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Military personnel descend on Lourdes for weekend pilgrimage

.- Lourdes, France is this weekend's destination for thousands of military personnel and their families who will participate in the 2010 International Military Pilgrimage. Since 1958, the Shrine has seen soldiers from all over the world come in peace to venerate Mary.

The tradition of the International Military Pilgrimage (IMP) to the French Shrine of Our Lady of Lourdes began in 1958, after what was initially a regional pilgrimage and later national pilgrimage was made international to officially recognize the many NATO soldiers that had been arriving.

This year's 52nd pilgrimage takes place from May 21-23 and, according to organizers, will see nearly 12,000 pilgrims. An American outfit is represented in addition to 36 other delegations from as far away as Australia and Kenya and one formed of UN-mandated troops based in Kosovo.

Pilgrimage organizer and French military ordinary, Bishop Luc Ravel, spoke of the event saying that “the encounter brings with it the will of every military man of the world to work together for peace, the final good that we all seek. Also for a soldier, the use of weapons isn't the only way to promote peace between nations or within a people.”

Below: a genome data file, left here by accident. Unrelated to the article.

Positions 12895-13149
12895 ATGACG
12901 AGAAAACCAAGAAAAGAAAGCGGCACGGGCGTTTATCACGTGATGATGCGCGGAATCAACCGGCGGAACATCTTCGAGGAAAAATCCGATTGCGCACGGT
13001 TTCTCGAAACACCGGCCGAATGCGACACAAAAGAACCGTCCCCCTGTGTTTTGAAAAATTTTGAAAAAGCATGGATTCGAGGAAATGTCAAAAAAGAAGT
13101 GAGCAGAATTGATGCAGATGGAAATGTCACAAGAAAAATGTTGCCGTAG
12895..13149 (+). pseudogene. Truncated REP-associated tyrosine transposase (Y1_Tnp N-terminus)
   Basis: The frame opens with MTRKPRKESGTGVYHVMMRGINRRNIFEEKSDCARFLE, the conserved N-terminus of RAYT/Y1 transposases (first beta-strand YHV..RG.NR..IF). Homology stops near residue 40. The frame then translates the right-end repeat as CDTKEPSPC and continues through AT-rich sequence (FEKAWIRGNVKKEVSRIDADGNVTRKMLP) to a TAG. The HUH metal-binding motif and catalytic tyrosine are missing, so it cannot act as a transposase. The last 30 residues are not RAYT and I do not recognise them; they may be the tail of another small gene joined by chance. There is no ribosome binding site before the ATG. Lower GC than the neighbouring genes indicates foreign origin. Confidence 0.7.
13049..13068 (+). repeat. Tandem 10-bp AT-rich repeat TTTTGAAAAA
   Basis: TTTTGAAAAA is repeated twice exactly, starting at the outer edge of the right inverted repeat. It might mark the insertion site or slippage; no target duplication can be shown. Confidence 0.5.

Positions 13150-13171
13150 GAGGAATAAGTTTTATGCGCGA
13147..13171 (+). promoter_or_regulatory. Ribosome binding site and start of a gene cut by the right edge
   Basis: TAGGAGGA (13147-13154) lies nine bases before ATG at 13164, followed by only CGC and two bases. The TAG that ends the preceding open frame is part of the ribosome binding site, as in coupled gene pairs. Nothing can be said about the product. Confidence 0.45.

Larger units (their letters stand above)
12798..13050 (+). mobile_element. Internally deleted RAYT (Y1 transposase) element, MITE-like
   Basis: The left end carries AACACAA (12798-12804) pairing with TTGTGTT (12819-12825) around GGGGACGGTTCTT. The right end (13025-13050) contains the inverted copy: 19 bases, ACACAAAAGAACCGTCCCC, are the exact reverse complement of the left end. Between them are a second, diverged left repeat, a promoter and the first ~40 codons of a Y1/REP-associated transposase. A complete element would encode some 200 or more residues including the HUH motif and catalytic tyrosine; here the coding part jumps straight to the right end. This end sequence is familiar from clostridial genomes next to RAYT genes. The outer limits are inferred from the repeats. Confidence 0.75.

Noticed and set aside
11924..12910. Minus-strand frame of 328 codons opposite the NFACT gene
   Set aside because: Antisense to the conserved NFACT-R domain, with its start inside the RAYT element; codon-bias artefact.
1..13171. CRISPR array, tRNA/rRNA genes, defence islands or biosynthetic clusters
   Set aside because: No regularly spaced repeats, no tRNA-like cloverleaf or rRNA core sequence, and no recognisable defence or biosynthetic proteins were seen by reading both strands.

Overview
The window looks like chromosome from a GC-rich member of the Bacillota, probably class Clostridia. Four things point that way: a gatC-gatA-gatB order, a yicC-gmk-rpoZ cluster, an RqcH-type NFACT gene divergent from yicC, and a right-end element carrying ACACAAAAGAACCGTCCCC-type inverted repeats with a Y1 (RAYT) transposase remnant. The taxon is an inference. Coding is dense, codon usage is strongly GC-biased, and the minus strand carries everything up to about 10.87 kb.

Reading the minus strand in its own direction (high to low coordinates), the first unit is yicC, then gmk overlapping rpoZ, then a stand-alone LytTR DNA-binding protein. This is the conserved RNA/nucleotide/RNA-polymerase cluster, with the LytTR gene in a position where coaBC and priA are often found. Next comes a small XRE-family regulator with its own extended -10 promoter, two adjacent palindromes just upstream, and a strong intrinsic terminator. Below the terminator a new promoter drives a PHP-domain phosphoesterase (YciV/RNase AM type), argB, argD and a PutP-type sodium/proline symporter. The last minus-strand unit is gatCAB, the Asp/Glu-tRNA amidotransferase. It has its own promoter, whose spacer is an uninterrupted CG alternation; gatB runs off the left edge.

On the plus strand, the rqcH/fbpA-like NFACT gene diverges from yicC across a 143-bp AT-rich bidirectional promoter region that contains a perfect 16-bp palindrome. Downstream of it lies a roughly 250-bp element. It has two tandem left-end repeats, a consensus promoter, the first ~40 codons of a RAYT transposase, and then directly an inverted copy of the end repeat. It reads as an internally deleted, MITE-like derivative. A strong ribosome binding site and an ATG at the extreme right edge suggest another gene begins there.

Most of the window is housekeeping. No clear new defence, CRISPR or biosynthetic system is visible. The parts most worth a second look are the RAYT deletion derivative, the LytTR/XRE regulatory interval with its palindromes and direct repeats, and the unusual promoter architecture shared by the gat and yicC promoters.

“It's the conjugation of the force of weapons and the support of prayer that give the militaryman the dynamism and the openness to aim one day to achieve the good of peace,” he added, “without which the other 'goods' are reduced and eventually disappear.”

Major events planned for the three-day stay in the foothills of the French Alps, which will involve all military personnel, include a parade on Friday, adoration in the Basilica of Our Lady of the Rosary on Saturday and Mass in the Basilica of St. Pius X on Sunday before the group formation and farewell on the esplanade. Many other activities are set to take place within the individual national representations and languages.

Vatican Radio reported on Friday that Italy had sent 4,000 soldiers to Lourdes for the occasion, while on Thursday L'Osservatore Romano made note of a 15-member Swiss Guard contingent. Many soldiers will be staying in tent camps in the mountains during the pilgrimage.

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